A Travellerspoint blog

Cape Spear Lighthouses

Continuing on down the peninsula, past Fort Amherst, the next stop is Cape Spear which is one of the two main attractions that every tourist must see when they come to Eastern Newfoundland. We visited Signal Hill on our first day in Newfoundland. On our second day we drove down to Cape Spear, a nice 20-minute drive to the south.

It was relatively easy to find our way out of town, although the windy roads that seemed to have a new name every couple of blocks were a bit confusing. We were used to driving in the metropolis of Toronto with its millions of people. St. John’s has a population of just over 100,000.

The weather was again quite beautiful. We did not realize how lucky we were to be having such beautiful sunny days at that time of the year.

The road to Cape Spear passes the small community of Black Head. After climbing a bit, the trees open to a lovely view of the two lighthouses sitting out on the treeless terrain. Cape Spear is the most eastern point in North America, (repeating the caveat that you need to disregard Greenland).

There are two lighthouses. The original lighthouse was built in 1836 and was the second one built in Newfoundland. In 1955 the lighthouse now referred to as the “New Lighthouse” was built. The original building, which include living quarters, was designated a National Historic Site.

The job of lighthouse keeper at the various locations tended to stay within families. The Cantwell family manned the Cape Spear light for over 150 years. We later found out that our B&B was named after the family.

We took a short tour of the original or "old" lighthouse before taking the walk on the path towards the ocean. There are signs warning visitors to stay on the designated walkways. Not everyone listens. Many folks get rescued when they look for the best photograph or just want to show off. Some do not survive.

We also visited a building that contained a collection of lighthouse paintings by a local artist named Leslie Noseworthy. His paintings and book of the same have been an inspiration to my attempts to photograph the lighthouses of Newfoundland and Labrador. Of course, at the time of our first visit, we still did not suspect that we would come back again and again.

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Newfoundland’s location made it an important site during World War II. There were thousands of allied troops based there. It was important for both air and sea purposes. St. John’s was especially important as the naval convoys stopped there en route to Europe. This made Cape Spear a strategic site, so underground passages and bunkers were built for troops who were stationed there. Some of the structures are still there. Even with the relatively mild weather on our first visit, I imagined that the weather made this a rather unpleasant posting.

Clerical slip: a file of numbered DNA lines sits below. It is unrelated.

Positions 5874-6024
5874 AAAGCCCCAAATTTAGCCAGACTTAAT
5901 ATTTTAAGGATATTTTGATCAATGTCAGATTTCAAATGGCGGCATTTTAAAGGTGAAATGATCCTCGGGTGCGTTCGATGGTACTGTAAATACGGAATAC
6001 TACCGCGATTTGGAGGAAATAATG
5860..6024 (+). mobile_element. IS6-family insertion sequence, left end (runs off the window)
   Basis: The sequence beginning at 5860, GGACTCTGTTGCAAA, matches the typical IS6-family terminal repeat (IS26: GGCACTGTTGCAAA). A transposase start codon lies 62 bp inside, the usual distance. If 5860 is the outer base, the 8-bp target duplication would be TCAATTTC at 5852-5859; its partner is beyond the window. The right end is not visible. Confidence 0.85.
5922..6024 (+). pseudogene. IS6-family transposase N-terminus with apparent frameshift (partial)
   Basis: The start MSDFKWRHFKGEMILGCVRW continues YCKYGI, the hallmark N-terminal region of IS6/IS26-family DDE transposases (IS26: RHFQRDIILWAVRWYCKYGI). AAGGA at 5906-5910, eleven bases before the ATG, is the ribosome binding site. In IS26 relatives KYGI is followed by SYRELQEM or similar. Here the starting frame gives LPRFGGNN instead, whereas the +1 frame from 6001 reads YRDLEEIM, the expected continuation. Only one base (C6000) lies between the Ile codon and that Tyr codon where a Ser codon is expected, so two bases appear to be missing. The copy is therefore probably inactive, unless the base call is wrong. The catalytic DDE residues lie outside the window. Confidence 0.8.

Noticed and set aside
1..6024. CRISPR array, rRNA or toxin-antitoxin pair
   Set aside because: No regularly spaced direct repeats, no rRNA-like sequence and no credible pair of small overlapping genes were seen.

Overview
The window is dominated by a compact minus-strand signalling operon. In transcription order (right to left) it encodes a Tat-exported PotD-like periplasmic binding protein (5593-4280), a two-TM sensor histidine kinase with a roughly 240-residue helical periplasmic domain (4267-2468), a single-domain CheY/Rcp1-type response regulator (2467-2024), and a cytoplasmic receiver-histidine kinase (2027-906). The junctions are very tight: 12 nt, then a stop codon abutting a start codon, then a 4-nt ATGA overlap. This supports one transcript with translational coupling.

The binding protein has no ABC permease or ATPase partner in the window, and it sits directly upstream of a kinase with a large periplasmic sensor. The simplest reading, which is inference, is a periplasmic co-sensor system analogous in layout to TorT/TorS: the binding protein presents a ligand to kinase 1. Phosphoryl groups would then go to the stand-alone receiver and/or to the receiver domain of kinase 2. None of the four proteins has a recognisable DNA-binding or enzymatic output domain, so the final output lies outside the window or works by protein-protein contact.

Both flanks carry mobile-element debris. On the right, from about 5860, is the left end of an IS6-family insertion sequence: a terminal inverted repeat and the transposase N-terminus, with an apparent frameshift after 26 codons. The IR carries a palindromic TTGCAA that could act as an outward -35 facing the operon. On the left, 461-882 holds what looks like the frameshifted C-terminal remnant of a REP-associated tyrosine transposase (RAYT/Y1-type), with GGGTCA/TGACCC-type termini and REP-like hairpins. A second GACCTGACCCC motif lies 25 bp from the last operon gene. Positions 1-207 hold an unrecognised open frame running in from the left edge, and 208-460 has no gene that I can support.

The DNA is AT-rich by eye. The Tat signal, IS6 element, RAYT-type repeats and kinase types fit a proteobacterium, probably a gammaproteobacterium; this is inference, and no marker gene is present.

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With its close location to St. John’s, we have made many visits to Cape Spear over the years, both to bring family and friends, and to use the nearby hiking trails. We have been there during times when you could hardly stand up in the strong winds. At other times it has been a great place to see whales and icebergs.

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Visits to Cape Spear usually include a stop in the picturesque fishing community of Petty Harbour.

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Posted by Bob Brink 15:03 Archived in Canada Tagged lighthouses canada newfoundland

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Comments

Great photos - love the whale sightings! Presumably whale-watching trips are available in your parts, and often successful?

by ToonSarah

Sarah, of course there are whale watching trips available from many locations in Newfoundland. We can help you book one when you visit. My next post will include the boat ride from Bay Bulls with some whales and icebergs taken on different days.

by Bob Brink

'when you visit' ... One day, I hope!

by ToonSarah

My husband loves to paint lighthouses. I think he'd love it up there. We have a lot of lighthouses in California too. Love your photos.

by Beausoleil

Thanks again, Sally. My wife is an artist. She loves to paint the rocky coastline. Her site is pochunlau.ca.

by Bob Brink

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